Side payments introduce important geometric information that D alone doesn't convey: the real-world tradeoff between making Alice happier and making Bob happier. Bargaining solutions are rightly designed to ignore how utility functions are shifted and scaled, and when F is compact we can standardize each agent's utility into [0, 1]. With D alone, we can't distinguish between "Bob is just using bigger numbers to measure his utility" (measuring this standardized shape in nano-utilons) and "Bob is actually 1 billion times more sensitive to the difference between his least and most favorite outcome than Alice is."

In this example, when we project the outcome space into standardized joint utility space, the results for D and D×P look pretty similar: a curve sloping down from Bob's favorite outcome to Alice's, and all the space between that curve and (0, 0). And the Nash and KS bargaining solutions will be the same: 0.5 standardized utilons for each. But when we reverse the projection to find outcomes with this joint utility, for D we find (50 tokens for Alice, 50 tokens for Bob), and for D×P we find ((0 tokens for Alice, 100 tokens for Bob), Bob gives Alice $500,000,000).

Economists call "the resource used measure value" the numéraire, and usually this unit of caring is money. If we can find or invent a resource that Alice and Bob both value linearly, economists say that they have quasilinear utility functions, which is amazing news. They can use this resource for side payments, it simplifies a lot of calculations, and it also causes agreement among many different ways we might try to measure surplus.

When Alice and Bob each have enough of this resource to pay for any movement across D, then the Pareto frontier of D×P becomes completely flat. And whenever this happens to a Pareto frontier, the Nash and KS bargaining solutions coincide exactly with "maximize economic surplus and split it equally."

"Maximize total utility" and "maximize average utility" are type errors if we interpret them literally. But "maximize economic surplus (and split it fairly)" is something we can do, using tools like trade and side payments to establish a common currency for surplus measurement.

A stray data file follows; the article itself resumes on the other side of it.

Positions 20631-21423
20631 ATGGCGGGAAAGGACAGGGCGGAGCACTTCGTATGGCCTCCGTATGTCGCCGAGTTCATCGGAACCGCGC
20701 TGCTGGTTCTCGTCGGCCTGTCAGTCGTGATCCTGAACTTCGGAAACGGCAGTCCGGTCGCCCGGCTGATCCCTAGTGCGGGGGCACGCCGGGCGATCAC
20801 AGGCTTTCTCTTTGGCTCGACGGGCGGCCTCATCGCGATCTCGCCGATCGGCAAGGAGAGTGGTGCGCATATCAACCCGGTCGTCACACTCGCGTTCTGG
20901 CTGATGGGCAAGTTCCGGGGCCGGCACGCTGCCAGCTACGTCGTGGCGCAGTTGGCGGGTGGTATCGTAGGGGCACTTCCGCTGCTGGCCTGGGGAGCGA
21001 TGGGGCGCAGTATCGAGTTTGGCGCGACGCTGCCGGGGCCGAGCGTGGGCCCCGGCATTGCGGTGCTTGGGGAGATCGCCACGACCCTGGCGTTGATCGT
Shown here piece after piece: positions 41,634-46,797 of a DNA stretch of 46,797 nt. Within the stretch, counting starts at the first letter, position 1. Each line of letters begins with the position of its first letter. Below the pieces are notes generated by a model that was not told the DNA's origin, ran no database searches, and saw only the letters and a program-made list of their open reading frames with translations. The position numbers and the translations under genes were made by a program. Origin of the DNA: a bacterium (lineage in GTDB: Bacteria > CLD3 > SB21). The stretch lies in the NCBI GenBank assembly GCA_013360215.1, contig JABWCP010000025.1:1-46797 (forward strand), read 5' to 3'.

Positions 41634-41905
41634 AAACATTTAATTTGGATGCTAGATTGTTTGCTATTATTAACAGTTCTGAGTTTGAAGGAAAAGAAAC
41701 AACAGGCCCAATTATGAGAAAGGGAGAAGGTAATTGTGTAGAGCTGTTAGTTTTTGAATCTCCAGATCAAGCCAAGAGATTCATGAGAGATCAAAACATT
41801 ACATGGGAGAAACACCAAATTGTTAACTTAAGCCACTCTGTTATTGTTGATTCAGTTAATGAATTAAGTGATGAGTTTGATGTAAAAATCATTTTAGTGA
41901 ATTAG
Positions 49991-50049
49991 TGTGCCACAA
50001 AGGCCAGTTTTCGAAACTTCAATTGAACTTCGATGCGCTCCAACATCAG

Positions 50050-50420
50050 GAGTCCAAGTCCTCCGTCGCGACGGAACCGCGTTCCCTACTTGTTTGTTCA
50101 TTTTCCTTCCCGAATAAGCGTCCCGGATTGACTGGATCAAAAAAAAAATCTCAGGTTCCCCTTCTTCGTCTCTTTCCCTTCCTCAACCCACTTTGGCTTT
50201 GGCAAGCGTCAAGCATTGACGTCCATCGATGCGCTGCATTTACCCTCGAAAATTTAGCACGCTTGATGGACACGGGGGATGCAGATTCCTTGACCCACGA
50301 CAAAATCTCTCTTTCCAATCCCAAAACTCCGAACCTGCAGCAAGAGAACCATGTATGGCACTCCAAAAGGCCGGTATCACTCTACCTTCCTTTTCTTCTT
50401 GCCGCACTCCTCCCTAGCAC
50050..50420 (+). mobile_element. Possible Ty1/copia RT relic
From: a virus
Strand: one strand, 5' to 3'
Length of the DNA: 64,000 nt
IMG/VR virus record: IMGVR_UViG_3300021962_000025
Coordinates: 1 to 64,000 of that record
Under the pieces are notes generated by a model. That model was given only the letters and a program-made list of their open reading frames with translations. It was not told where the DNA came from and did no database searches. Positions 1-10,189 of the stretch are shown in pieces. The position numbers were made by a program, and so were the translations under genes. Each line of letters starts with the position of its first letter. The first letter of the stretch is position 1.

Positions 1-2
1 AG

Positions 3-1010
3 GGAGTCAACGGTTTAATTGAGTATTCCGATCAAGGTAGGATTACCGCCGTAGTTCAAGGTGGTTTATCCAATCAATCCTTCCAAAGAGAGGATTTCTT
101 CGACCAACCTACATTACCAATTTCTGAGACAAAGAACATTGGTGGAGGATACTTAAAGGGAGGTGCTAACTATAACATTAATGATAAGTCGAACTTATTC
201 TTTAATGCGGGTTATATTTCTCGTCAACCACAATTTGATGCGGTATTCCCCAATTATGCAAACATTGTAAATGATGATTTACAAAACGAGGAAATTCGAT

## Using Weights as Side Payments

Money is a pretty reasonable type of side-payment, but we could also let agents transfer weights in the joint utility function among themselves. This is the approach Andrew Critch explores in his excellent paper on Negotiable Reinforcement Learning, in which a single RL agent is asked to balance between the interests of multiple principals with different beliefs. The overall agent is an H(_,ϕ) maximizer, where the Harsanyi weights shift according to Bayes rule, giving better predictors more weight in future decisions. The principals essentially bet about the next observation the RL agent will make, where the stakes are denominated in ϕ.

One direction Andrew points towards for future work is using some kind of bargaining among sub-agents to determine what the overall agent does. One way to model this is by swapping out H maximization for G maximization, defining each agent's baseline if no trade takes place, and enriching F to include side payments.

^{^}This can also be framed as picking a point on the Pareto frontier, and then letting agents pay each other for small shifts from there. Bargaining over D×P combines these into a single step.

^{^}How do I know utilities can be compared? Exactly because when Bob offers Alice $5,000,000 for one of her tokens, she says "yep that sounds good to me!" Money is the unit of caring.